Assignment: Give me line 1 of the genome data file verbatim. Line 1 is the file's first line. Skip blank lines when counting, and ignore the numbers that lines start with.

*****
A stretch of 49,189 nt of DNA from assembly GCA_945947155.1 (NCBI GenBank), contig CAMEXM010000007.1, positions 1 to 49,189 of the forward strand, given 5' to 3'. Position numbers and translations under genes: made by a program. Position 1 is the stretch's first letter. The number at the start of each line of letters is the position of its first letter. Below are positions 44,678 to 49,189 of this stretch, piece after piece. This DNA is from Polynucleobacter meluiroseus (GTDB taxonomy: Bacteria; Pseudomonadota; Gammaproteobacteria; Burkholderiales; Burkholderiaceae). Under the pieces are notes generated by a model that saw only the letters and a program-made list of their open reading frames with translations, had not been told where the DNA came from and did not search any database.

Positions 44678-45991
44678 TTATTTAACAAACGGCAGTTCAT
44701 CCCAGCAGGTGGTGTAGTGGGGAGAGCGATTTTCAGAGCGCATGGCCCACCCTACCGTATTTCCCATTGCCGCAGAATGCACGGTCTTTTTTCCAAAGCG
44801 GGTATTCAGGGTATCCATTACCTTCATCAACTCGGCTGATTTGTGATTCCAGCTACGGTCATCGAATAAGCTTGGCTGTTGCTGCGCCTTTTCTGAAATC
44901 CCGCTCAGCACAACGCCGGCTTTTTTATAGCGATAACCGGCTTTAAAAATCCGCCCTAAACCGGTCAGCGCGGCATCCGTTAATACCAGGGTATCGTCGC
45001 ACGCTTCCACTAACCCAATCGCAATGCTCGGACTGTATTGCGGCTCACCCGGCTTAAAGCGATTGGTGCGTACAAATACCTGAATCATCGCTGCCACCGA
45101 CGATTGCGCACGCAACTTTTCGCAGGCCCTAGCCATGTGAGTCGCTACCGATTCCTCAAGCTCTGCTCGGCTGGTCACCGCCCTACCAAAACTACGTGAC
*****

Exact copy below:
A stretch of 49,189 nt of DNA from assembly GCA_945947155.1 (NCBI GenBank), contig CAMEXM010000007.1, positions 1 to 49,189 of the forward strand, given 5' to 3'. Position numbers and translations under genes: made by a program. Position 1 is the stretch's first letter. The number at the start of each line of letters is the position of its first letter. Below are positions 44,678 to 49,189 of this stretch, piece after piece. This DNA is from Polynucleobacter meluiroseus (GTDB taxonomy: Bacteria; Pseudomonadota; Gammaproteobacteria; Burkholderiales; Burkholderiaceae). Under the pieces are notes generated by a model that saw only the letters and a program-made list of their open reading frames with translations, had not been told where the DNA came from and did not search any database.